nep-cba New Economics Papers
on Central Banking
Issue of 2022‒03‒21
twelve papers chosen by
Sergey E. Pekarski
Higher School of Economics

  1. Measuring monetary policy transparency in Uruguay By Cecilia Dassatti; Gerardo Licandro
  2. Ideology and monetary policy: the role of political parties’ stances in the ECB’s parliamentary hearings By Fraccaroli, Nicolò; Giovannini, Alessandro; Jamet, Jean-Francois; Persson, Eric
  3. Exchange Rate Pass-Through Conditional on Shocks and Monetary Policy Credibility. The Case of Uruguay By Fernanda Cuitiño; Juan Pablo Medina; Laura Zacheo
  4. Post-COVID fiscal rules: a central bank perspective By Hauptmeier, Sebastian; Leiner-Killinger, Nadine; Muggenthaler, Philip; Haroutunian, Stephan
  5. Inflation Expectations and Their Formation: Working Paper 2022-03 By Jeffrey Schafer
  6. Monetary Architecture and the Green Transition By Murau, Steffen; Haas, Armin; Guter-Sandu, Andrei
  7. Fluctuating bail-in expectations and effects on market discipline, risk-taking and cost of capital By Giuliana, Raffaele
  8. Reading Between the Lines : Objective Function Estimation using RBA Communications By Gao, Robert
  9. The Federal Funds Market, Pre- and Post-2008 By Eric T. Swanson
  10. Who Can Tell Which Banks Will Fail? By Kristian Blickle; Markus K. Brunnermeier; Stephan Luck
  11. Quantification of systemic risk from overlapping portfolios in the financial system By Poledna, Sebastian; Martínez-Jaramillo, Serafín; Caccioli, Fabio; Thurner, Stefan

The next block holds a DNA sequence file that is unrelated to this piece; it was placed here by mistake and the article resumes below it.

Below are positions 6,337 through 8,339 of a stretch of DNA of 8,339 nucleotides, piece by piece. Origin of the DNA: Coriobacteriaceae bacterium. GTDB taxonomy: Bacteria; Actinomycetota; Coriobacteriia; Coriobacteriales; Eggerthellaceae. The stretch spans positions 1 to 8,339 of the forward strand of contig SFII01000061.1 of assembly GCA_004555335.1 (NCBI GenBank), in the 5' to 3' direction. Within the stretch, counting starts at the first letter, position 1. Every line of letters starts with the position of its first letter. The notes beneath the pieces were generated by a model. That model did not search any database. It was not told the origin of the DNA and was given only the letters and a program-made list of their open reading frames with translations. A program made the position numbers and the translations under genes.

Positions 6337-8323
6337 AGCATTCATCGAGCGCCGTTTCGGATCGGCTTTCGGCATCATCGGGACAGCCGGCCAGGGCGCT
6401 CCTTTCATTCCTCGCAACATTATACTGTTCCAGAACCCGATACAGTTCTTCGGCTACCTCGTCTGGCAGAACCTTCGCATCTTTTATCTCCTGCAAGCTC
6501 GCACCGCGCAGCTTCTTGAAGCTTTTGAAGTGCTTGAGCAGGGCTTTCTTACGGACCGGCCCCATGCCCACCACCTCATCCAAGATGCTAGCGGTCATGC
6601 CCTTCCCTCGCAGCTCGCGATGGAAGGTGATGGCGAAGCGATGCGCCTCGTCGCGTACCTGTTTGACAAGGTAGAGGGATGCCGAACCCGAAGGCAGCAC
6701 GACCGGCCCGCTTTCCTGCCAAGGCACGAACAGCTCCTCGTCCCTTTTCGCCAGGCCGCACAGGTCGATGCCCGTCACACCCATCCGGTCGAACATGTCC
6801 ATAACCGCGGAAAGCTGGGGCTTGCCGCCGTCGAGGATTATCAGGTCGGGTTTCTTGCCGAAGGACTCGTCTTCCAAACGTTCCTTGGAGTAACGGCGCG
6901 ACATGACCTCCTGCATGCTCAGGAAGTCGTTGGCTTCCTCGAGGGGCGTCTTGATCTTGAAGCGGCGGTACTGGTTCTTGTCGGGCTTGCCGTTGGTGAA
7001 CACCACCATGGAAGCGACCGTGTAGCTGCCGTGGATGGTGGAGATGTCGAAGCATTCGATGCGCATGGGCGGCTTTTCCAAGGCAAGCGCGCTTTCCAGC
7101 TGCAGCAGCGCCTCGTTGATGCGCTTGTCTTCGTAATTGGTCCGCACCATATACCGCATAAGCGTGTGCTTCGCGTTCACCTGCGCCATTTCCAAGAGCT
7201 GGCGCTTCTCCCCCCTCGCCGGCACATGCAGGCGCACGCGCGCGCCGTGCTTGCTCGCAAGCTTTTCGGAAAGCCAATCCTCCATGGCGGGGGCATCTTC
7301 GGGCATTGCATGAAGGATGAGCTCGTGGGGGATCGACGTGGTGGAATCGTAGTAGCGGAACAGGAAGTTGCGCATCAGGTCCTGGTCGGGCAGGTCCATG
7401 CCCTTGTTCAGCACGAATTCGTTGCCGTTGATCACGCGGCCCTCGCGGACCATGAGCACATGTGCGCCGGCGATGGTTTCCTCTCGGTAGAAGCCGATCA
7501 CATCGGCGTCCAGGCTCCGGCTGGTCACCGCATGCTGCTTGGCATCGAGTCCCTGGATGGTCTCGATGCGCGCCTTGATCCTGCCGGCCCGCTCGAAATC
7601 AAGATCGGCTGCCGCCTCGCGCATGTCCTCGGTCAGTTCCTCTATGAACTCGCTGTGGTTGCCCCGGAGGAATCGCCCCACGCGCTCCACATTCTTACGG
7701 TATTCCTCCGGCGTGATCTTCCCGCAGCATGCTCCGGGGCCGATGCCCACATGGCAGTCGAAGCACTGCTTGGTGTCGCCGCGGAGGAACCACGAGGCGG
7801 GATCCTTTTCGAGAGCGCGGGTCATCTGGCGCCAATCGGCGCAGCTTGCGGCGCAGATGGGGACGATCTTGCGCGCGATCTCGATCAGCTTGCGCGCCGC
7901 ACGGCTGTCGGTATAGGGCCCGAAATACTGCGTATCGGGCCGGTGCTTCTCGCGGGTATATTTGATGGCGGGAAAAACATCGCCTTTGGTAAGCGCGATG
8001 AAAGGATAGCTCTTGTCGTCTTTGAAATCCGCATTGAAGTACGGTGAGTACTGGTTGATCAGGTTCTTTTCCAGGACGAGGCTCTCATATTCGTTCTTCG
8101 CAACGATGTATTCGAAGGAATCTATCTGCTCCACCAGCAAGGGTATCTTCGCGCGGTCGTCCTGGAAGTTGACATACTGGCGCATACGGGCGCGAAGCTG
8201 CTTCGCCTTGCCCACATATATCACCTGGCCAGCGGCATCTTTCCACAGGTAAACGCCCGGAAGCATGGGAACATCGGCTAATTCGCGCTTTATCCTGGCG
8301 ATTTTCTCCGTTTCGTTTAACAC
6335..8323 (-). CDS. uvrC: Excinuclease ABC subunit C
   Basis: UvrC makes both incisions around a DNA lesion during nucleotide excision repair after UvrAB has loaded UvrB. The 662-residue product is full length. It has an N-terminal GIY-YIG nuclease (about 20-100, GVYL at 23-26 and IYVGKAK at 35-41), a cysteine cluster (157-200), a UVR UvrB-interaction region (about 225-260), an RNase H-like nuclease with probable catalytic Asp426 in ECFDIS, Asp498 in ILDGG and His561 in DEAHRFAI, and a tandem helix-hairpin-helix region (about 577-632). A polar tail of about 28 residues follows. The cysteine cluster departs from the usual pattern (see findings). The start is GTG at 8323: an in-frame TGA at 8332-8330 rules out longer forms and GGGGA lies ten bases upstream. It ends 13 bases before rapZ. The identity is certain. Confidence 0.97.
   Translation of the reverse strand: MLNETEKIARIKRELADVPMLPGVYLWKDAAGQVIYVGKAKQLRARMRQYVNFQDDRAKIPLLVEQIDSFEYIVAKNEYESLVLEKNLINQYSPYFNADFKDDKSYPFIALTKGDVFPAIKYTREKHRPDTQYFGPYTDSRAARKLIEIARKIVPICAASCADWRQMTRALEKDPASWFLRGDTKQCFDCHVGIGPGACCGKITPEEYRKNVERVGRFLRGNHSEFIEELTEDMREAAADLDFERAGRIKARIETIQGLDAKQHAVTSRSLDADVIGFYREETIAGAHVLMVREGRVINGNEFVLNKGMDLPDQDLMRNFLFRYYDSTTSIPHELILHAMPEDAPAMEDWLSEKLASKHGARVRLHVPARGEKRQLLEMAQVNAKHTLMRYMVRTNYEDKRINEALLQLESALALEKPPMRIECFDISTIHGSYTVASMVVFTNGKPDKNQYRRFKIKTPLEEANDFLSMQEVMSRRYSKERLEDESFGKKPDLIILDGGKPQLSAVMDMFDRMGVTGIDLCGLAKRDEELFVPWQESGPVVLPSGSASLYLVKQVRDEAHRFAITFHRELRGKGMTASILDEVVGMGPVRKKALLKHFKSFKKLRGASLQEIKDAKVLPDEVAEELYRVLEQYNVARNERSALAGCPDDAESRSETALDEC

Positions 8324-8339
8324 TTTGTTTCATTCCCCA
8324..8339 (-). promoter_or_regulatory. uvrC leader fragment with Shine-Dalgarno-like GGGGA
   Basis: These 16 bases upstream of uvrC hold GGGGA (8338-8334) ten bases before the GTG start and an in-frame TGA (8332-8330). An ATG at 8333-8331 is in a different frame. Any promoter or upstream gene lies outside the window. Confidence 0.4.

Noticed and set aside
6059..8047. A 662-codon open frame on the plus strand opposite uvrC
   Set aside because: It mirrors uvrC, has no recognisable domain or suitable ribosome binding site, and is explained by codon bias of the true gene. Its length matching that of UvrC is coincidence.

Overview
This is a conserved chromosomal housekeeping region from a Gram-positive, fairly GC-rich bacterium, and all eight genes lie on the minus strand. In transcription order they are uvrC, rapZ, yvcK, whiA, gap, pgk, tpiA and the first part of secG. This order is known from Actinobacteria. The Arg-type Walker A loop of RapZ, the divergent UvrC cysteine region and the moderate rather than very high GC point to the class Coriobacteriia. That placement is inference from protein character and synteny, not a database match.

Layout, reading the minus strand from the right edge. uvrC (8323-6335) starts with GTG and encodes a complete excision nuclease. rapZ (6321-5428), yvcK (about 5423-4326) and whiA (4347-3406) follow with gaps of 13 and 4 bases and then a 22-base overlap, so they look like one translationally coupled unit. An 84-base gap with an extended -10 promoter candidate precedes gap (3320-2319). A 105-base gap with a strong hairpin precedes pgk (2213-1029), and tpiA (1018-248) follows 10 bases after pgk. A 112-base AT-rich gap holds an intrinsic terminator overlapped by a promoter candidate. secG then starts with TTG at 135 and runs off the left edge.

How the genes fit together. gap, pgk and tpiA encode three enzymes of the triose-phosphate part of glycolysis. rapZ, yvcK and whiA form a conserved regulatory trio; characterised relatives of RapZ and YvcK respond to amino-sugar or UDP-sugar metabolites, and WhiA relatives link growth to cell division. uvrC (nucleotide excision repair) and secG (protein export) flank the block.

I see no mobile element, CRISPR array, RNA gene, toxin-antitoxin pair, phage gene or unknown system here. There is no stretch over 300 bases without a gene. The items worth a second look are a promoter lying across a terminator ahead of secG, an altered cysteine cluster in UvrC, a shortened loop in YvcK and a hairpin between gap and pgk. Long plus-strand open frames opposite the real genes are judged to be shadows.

12. Application of Quantum Computers in Foreign Exchange Reserves Management By Martin Vesely

  1. By: Cecilia Dassatti (Banco Central del Uruguay); Gerardo Licandro (Banco Central del Uruguay)
    Abstract: The adoption of inflation targeting regimes has led central banks to devote considerable efforts to improve their transparency. Following this trend, several authors have developed tools to measure and compare the levels of transparency of central banks. This paper seeks to carry out this task for the Central Bank of Uruguay applying two different transparency indices. The first one was designed in the mid 2000s and has been applied in a sample with a significant number of countries. The second index is based on a new approach that seeks to reflect the best practices of the most advanced inflation-forecast targeting regimes.
    Keywords: monetary policy, central bank, transparency
    JEL: E0 E4
    Date: 2021
  2. By: Fraccaroli, Nicolò; Giovannini, Alessandro; Jamet, Jean-Francois; Persson, Eric